THE battle of words continues between the UK and EU, the latter continuing to pile on demands which are clearly attempts to turn Brexit into a Brino of regulation and controls, draining Brexit of any reality.
Mrs von der Leyen’s disingenuous assertion that the UK ‘must make its mind about what it wants’ has been decisively met by Michael Gove’s announcement of the release of the UK’s Canada-type deal document before the next round of the talks.
Since Boris Johnson took over as Prime Minister, this has always been the officially stated desire of the UK government; it’s the EU that’s been backsliding on its previous position on a Free Trade Agreement, adding in conditions which boil down to unprecedented demands for political control.
In the Telegraph Martin Howe QC, arguably Britain’s leading ‘Brexiteer’ legal expert, has delivered a powerful rebuttal to their latest demand that the UK remain under the European Convention on Human Rights as a condition of a trade deal.
He writes that the Prime Minister is right not to bow to it, pointing out that the convention has changed since the original text, creating doctrines ‘demonstrably contrary to the intentions of the states who drew up the original convention’ – three of these doctrines being votes for convicted prisoners, right of asylum and extension of its jurisdiction over member states’ affairs outside Europe.
Government rhetoric at least sounds robust, and Michel Barnier and Mrs von der Leyen are beginning to look rattled. Asa Bennett, also in the Telegraph, writes that the EU cannot pretend that the UK has been anything but crystal clear about what it wants, namely independence and partnerships with the EU as a sovereign state.
The UK has always negotiated in good faith, something that can hardly be claimed for the EU, which seems determined to make the UK a trade colony. That is the battle now going on.
Coronavirus meanwhile tears open the EU’s never-resolved structural weaknesses. In its desperate plight, ‘Lockdown Italy’ will be calling for the emergency suspension of the EU’s ‘Stability Pact’, Ambrose Evans-Pritchard reports in the Telegraph, to enable the country to borrow and spend as it needs in order to defeat the virus and its impact:
‘Laura Castelli, the deputy finance minister, said Rome is exploring a request to EU authorities to waive the rigid limits on budget deficits until the storm has passed. This has never happened before – even during the Lehman crisis – and would amount to the nuclear option in EU crisis management. The minister told Il Messaggero that it was imperative to lift the spending caps. “Europe is facing an epidemic that threatens grave economic damage, and Italy is at the front of the line“.’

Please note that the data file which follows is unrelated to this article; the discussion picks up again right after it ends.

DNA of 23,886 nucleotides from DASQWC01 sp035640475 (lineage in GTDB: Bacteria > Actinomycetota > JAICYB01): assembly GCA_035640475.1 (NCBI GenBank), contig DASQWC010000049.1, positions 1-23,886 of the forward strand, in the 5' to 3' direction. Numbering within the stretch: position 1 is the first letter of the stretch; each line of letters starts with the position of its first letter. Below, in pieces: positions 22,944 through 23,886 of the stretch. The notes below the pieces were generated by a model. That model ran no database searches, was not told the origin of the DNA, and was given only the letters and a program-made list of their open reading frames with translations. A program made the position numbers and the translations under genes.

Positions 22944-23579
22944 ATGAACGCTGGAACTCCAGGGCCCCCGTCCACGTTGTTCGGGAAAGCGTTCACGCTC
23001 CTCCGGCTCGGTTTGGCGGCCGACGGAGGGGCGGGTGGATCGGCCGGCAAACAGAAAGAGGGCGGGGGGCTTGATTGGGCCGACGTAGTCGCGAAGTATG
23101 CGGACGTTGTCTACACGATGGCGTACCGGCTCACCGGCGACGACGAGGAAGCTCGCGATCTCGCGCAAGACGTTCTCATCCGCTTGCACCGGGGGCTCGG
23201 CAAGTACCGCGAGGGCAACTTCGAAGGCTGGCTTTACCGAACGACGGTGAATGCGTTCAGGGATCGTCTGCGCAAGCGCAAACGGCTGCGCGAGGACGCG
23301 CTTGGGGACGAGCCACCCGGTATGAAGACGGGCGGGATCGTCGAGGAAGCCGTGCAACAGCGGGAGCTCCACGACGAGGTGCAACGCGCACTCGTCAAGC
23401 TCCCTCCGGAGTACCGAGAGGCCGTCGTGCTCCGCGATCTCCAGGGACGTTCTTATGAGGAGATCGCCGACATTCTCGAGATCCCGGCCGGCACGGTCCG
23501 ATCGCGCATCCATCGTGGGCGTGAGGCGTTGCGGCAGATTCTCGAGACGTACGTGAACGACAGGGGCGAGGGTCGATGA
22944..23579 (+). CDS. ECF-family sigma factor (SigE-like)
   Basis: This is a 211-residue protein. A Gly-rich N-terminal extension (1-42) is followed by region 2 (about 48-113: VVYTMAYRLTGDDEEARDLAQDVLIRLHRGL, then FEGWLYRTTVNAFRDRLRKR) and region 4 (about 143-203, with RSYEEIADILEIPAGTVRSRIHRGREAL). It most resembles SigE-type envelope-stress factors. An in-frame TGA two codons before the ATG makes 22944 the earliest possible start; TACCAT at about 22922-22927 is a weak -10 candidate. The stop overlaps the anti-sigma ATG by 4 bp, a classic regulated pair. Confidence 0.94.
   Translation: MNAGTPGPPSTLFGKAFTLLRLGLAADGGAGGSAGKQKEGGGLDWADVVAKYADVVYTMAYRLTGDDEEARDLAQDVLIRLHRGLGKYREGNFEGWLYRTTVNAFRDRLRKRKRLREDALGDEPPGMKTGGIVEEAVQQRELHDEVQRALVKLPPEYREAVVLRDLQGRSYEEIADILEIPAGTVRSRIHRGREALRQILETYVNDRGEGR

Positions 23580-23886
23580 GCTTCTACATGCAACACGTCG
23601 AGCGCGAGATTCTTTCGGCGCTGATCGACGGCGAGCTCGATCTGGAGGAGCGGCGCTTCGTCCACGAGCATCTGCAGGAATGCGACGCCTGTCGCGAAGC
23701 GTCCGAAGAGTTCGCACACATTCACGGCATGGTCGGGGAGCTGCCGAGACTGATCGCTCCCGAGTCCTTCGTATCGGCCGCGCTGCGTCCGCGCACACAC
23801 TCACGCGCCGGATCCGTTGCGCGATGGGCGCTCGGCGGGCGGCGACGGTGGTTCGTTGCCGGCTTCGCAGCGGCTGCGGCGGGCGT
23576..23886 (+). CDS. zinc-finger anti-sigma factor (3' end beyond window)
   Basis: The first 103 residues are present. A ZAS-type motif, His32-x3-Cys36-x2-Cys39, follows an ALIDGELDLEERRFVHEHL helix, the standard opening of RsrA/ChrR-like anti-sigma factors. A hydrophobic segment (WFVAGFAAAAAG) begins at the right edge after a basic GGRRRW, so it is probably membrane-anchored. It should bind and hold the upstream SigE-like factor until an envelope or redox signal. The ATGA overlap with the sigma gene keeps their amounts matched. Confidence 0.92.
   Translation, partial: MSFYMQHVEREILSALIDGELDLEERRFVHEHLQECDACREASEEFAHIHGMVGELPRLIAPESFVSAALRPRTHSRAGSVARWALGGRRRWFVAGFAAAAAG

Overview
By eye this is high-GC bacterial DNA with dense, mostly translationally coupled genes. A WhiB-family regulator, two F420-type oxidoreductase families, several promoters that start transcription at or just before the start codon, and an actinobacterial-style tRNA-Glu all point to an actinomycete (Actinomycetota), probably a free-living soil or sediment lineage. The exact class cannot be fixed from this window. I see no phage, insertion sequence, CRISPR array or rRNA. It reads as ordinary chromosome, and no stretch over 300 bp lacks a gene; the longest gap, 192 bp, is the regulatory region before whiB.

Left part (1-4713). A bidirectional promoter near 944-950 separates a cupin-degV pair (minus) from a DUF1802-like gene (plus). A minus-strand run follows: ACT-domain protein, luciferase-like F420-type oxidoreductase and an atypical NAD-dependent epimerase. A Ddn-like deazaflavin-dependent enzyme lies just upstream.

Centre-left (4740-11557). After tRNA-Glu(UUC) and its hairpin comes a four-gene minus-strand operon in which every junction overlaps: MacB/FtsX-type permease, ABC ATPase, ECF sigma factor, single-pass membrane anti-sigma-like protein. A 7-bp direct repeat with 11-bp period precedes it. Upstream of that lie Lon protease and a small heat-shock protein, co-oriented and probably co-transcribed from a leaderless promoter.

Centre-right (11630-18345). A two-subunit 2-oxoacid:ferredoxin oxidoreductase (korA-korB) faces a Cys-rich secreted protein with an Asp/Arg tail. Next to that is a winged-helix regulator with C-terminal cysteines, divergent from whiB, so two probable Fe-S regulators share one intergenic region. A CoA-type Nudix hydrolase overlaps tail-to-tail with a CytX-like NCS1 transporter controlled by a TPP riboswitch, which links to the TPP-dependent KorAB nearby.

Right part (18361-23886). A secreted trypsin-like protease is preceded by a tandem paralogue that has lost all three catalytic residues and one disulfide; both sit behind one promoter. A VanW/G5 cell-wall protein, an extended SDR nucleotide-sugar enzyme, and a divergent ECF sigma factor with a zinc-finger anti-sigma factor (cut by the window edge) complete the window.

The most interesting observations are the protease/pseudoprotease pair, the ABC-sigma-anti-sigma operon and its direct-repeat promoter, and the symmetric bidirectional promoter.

Evans-Pritchard says a waiver is unlikely however, as ‘ fierce resistance from hardline creditor states in the North’ is expected.
In an opinion article for the Sydney Morning Herald on how the coronavirus epidemic may change the world order, Evans-Pritchard poses the further question – has it been the EU austerity regime on borrowing and spending that has hit Italy’s health services so badly, and left it in too weak a state to cope?
‘Are we seeing the delayed kick from cut after cut to the Italian national health service, its budget pared to 6.6 per cent of GDP? If you think Britain’s NHS has been starved of funds, spare a thought for Italy, Portugal and Greece.‘
Is an EU already riven by disagreement over the new budget, the northern states wanting tight fiscal rules, others wanting a ‘levelling up’ of EU wealth with poorer nations, about to be overtaken by this new crisis?
Evans-Pritchard’s prognosis of medical failings unfolding ‘in tandem with a slump across the eurozone, which has failed to take advantage of the Draghi reprieve to rebuild monetary union on viable foundations’ does not bode well for it.
‘The European Central Bank is exhausted,’ he says, ‘Interest rates are minus 0.5 per cent. The ECB can compress corporate debt yields further, or offer free loans to banks, but this is but damage control.’
According to the Express, coronavirus is already causing member states to close borders in defiance of the EU core pillars, raising the question of just how real is this EU bond of nations when it comes to the crunch?
Back in Blighty, the Budget is going to have to relax fiscal rules for spending to cope with the virus and recalibrate the economy for Brexit. In particular, it is going to have to help small businesses survive rather than the Establishment thing of doing what the large companies want, as they have with HS2 and Huawei. We will see.
For those of us who have not entirely forgotten about Brexit, the Budget will be a litmus test as to whether our leaders are really aiming at a our becoming a fully sovereign trading nation, or a carefully covered-up Brino.
It is worth noting the emerging thinking that Brexit fits with the grain of a growing sense that nations do need to attend to their own needs, in pursuing free trade, and not become utterly reliant on the kindness of others. David Goodhart in UnHerd believes that ‘even before coronavirus, economic nationalism was on the up’.
But still, as Evans-Pritchard points out, Brexit scarcely matters right now. It may well be, as he says, that Boris Johnson will be judged not on that, but on ‘whether or not his administration allows tens of thousands of avoidable deaths of the elderly and the not so elderly, and whether the NHS buckles in catastrophic failure’.